“I don’t even know what any of that means,” says Banks, vexed by such critiques. “The whole idea about this mystery being gone—I don’t even know. I’m just myself. You put your music out and the people say what they want. People call me mysterious, some say I’m not mysterious enough. I can only be myself and they just take it or leave it.”
According to Banks, she learned while on tour with The Weeknd last year that she would likely need thick skin to endure the next phase of her career.
“This is such a crazy and emotional business,” she confesses. “You’re putting your heart out there for everybody to drink up and judge and say what they want. Artists make art because they’re sensitive. But I remember one of the first times I was hanging out with Abel [Tesfaye] on tour and he was like, ‘Let yourself enjoy this. It’s your first tour and we’re playing the O2 Arena.’ And he reminded me to go back to those amazing moments when something goes wrong or the critics don’t like what you do. Remember the good things.”
Banks also heeded that advice back in March during her first festival performance at SXSW, when tech problems plagued the first part of her set.
“That was the only show I’ve done where I literally couldn’t hear anything,” she says, laughing. “I can laugh about it now, but I was panicking. I couldn’t hear the music. Nothing was coming through my in-ears, so I was kind of just winging it.”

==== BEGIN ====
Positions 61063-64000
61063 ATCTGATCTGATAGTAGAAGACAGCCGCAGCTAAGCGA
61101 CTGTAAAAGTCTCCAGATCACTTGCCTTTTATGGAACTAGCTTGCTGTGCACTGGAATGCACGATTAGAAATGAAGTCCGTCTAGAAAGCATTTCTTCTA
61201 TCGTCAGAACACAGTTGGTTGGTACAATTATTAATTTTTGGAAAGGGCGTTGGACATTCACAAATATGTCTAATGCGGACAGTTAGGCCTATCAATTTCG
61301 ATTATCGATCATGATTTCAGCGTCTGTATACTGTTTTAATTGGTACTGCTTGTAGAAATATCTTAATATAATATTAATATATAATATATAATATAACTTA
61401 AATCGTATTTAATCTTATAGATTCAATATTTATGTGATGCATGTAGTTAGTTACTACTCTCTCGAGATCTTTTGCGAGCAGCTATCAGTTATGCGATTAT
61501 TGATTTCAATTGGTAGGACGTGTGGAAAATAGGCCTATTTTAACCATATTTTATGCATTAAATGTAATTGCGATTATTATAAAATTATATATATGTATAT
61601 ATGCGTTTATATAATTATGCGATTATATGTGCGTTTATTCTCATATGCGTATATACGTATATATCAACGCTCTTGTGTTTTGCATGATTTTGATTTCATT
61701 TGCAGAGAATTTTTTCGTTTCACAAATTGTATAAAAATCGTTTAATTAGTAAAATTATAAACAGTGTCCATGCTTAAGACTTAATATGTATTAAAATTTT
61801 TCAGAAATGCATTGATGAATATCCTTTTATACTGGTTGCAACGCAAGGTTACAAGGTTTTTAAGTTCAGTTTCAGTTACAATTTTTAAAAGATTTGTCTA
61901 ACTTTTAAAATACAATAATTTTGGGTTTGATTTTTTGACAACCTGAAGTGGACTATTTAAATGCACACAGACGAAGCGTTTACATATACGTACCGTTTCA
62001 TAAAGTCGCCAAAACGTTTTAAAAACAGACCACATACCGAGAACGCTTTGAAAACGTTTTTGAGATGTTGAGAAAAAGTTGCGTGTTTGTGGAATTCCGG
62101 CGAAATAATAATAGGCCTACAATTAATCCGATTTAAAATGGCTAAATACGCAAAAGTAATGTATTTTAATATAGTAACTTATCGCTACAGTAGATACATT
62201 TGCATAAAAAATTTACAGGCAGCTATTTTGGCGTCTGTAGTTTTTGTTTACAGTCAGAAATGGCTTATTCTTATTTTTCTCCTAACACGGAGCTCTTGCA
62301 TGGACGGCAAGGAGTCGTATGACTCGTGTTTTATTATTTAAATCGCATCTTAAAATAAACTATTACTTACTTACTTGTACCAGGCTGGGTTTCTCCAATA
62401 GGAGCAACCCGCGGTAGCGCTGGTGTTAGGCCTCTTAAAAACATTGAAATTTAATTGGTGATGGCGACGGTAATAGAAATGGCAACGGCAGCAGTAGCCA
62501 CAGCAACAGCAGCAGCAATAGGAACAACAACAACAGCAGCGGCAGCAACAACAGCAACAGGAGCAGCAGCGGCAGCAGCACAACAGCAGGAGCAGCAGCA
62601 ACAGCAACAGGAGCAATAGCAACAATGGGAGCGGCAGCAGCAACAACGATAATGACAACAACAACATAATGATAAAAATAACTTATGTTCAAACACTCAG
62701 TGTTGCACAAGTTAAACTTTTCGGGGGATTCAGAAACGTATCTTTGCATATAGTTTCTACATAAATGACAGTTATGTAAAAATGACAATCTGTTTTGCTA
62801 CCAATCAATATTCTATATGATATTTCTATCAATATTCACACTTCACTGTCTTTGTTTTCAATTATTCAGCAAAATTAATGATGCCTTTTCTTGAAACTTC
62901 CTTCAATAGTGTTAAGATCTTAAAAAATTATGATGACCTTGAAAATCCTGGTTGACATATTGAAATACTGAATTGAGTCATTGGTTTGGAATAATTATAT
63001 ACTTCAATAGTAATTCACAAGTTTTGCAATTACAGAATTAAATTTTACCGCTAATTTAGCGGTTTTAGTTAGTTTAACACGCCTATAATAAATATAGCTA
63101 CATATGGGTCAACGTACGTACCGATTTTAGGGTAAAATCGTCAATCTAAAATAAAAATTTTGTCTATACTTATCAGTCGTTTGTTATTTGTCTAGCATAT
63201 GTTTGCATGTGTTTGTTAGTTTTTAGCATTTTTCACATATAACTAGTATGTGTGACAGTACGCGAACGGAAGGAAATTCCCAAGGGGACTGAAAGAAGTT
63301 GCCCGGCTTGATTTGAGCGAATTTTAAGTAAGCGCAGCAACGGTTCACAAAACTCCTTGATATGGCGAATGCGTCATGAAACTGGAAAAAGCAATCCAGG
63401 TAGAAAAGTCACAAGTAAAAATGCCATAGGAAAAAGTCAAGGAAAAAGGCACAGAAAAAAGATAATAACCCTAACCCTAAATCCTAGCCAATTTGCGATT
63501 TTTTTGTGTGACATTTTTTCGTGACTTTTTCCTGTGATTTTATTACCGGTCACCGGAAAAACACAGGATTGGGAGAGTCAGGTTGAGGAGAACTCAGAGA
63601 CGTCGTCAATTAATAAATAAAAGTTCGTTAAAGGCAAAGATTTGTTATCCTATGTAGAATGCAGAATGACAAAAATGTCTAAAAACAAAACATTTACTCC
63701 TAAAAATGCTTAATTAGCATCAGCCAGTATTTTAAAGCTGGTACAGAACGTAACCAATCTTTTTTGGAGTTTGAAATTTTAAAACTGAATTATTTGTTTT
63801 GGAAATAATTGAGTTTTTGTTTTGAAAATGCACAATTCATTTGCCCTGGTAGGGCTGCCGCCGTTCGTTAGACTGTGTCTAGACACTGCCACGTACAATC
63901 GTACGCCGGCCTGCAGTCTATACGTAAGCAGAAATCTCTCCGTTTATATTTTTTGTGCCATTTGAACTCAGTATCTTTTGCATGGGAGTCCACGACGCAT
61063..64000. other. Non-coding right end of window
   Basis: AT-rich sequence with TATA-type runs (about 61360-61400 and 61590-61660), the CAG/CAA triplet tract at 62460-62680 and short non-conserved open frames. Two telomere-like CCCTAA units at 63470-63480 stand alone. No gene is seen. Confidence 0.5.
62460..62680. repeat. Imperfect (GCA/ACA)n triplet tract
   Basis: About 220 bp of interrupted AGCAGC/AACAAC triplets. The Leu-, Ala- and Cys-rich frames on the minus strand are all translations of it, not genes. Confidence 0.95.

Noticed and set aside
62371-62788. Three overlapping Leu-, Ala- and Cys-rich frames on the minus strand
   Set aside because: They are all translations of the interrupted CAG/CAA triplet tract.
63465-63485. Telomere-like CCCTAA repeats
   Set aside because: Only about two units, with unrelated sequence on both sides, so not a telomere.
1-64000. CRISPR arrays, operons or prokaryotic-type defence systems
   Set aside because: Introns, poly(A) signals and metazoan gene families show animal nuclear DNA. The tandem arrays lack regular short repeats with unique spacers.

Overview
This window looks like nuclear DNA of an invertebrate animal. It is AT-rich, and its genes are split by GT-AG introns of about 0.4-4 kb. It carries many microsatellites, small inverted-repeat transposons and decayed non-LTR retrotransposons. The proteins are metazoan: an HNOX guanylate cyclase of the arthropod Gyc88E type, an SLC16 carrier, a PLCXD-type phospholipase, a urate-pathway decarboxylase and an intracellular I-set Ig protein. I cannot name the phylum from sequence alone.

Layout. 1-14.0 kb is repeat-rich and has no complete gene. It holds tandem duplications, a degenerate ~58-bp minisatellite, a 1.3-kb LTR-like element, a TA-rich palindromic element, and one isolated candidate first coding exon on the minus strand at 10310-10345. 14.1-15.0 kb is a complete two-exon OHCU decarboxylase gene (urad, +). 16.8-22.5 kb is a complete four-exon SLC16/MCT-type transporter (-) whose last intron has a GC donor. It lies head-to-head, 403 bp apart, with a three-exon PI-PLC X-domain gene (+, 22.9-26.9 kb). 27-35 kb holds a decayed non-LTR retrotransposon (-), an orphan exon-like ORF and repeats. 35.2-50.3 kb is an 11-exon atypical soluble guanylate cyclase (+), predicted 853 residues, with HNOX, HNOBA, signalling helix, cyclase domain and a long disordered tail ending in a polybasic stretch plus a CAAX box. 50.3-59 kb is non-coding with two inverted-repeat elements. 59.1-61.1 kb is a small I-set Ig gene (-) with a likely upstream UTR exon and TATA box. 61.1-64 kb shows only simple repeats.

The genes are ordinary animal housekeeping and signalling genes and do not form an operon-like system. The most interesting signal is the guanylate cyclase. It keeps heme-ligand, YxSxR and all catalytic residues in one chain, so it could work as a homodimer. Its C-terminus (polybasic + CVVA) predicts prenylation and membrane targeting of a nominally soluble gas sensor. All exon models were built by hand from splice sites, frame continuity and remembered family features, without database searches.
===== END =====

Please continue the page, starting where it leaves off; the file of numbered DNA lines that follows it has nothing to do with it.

It was in that moment that she introduced a cover that has since become a fan favorite, her rendition of Aaliyah’s “Are You That Somebody.”
“I was so nervous,” she recalls of that night in Austin. “So sometimes when I’m nervous I like going over covers and getting into a familiar space right before I go on stage and get my head out of everything. And we did that one right before we went on ... My guitarist starting riffing around and the chords he was playing sounded like ‘Are You That Somebody.’ It reminded me of that song and I love Aaliyah and wish she was still here with us, so we just started playing it and I was like, ‘Let’s do it on stage tonight.’”
Drawing inspiration from the likes of Aaliyah as well as Fiona Apple, Lauryn Hill and Missy Elliott, Banks still insists she’d love to collaborate with any of the latter three. And she admits she’s definitely already thinking ahead about new music.
“Oh, god. That is my home,” she says enthusiastically. “Even on tour, I’m always working on music. Everything else feels boring to me. Making music is the only thing I’m always thinking about.”
While it’s difficult for Banks to make checklists as she thinks about what comes next, she’s optimistic about the future. “Everything that’s been happening so far has been surreal and unexpected and special, and it’s all I can do to just live in the moment. Soak it up. I don’t even know where I’m gonna be in a year. If you asked me a year ago where I’d be today, I wouldn’t have imagined this. So if I could see into the future right now, I think it would just blow my mind.”
Editor's Note: This story first appeared in its original format in the new issue of Variance. Click here for the full version.